Saturday, June 17, 2017
As ImmigrationProf previously reported, the latest word from the Trump administration is that DAPA is dead and DACA survives -- at least for the time-being. Hamed Aleaziz of the San Francisco Chronicle offers a good analysis of the latest developments in deferred action.
As we all know, the Deferred Action for Parents of Americans (DAPA) program, announced by President Obama in 2015, has long been dead. A divided Supreme Court (4-4) in United States v. Texas (2016) allowed the injunction by the lower courts preventing its implementation to stand.
The Trump administration has been criticized and here (and here) by some of his immigration base for not dismantling the predecessor to DAPA, the 2012 Deferred Action for Childhood Arrivals program. During the campaign, Trump criticized DACA as unconstitutional. The President has not dismantled DACA although a leaked order would have slowly ended the program.
I think that the President is reluctant to expressly end DACA because (1) the DREAMERs are a most sympathetic group of undocumented immigrants with a broad base of political support; and (2) are organized politically and is a formidable political force. DACA's abrupt end would almost certainly cause protests and mass action. And, for those who have not noticed, the Trump administration is quite busy -- some might say "under siege" -- at the moment with a number of other matters, including but not limited to, obstruction of justice, allegations of ties with Putin's Russia, etc.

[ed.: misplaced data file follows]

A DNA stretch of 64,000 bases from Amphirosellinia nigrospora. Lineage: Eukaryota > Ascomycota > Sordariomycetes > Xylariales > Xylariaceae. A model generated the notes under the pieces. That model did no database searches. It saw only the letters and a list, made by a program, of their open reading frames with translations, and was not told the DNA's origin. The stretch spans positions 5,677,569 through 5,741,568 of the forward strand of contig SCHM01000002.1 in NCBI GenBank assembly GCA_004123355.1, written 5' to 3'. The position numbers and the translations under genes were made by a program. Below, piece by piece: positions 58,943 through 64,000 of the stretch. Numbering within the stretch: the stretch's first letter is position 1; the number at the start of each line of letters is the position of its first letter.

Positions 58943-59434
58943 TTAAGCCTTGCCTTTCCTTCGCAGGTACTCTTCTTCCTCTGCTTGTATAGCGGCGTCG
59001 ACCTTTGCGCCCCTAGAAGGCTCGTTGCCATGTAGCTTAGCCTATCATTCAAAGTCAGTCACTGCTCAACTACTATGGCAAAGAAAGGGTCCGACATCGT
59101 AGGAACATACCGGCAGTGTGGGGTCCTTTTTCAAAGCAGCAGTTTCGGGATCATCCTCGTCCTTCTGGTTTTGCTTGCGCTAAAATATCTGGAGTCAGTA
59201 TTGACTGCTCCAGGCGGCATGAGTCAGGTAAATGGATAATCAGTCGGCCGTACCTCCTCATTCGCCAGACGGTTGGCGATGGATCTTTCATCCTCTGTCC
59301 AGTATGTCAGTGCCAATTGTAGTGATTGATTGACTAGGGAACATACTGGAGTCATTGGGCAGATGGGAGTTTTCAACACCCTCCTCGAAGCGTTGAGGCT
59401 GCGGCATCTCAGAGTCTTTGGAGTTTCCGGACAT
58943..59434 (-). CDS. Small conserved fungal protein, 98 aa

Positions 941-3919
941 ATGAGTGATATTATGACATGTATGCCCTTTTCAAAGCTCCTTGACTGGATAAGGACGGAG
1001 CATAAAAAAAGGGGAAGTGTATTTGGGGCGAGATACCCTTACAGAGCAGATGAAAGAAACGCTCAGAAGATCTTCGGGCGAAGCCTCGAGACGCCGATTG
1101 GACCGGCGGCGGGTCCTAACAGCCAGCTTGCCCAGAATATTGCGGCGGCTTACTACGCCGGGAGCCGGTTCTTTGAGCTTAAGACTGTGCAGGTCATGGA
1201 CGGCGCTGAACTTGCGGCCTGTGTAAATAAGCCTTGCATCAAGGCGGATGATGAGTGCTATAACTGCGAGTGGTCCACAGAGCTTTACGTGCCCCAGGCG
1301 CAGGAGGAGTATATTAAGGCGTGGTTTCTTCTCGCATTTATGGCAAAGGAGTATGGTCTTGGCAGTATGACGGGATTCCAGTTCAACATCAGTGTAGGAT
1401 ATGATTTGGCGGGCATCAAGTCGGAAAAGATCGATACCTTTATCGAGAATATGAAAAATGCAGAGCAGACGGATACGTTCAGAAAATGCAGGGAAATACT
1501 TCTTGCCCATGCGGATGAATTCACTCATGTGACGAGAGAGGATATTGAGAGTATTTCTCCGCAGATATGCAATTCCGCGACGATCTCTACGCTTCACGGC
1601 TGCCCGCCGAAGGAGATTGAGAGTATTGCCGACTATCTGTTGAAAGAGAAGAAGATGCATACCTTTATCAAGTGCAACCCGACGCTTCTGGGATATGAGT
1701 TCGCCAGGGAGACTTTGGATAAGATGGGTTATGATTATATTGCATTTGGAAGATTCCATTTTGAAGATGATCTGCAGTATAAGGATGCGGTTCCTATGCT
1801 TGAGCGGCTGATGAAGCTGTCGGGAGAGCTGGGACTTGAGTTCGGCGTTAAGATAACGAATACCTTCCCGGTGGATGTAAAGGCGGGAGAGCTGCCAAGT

Nonetheless, playing to the President's immigration base, the Trump administration has gone after some well-known DACA recipients, most recently Jessica Colotl, but also Daniela Vargas. The arrests provoked controversy and legal action.
My analysis is that, to minimize political controversy at a time when the administration is under siege on non-immigration matters, the administration (1) expressly ended DAPA and DACA-plus, playing to the enforcement-oriented base of the Republican Party (and the group calling for the total end to DACA); and (2) let the original DACA remain in place, thus avoiding a political outburst by the DREAMers and their allies.
The political compromise may remain in place for the time-being. Many will be watching the future of DACA. And they should be. Political vigilance is what has brought DACA and has kept it alive to now.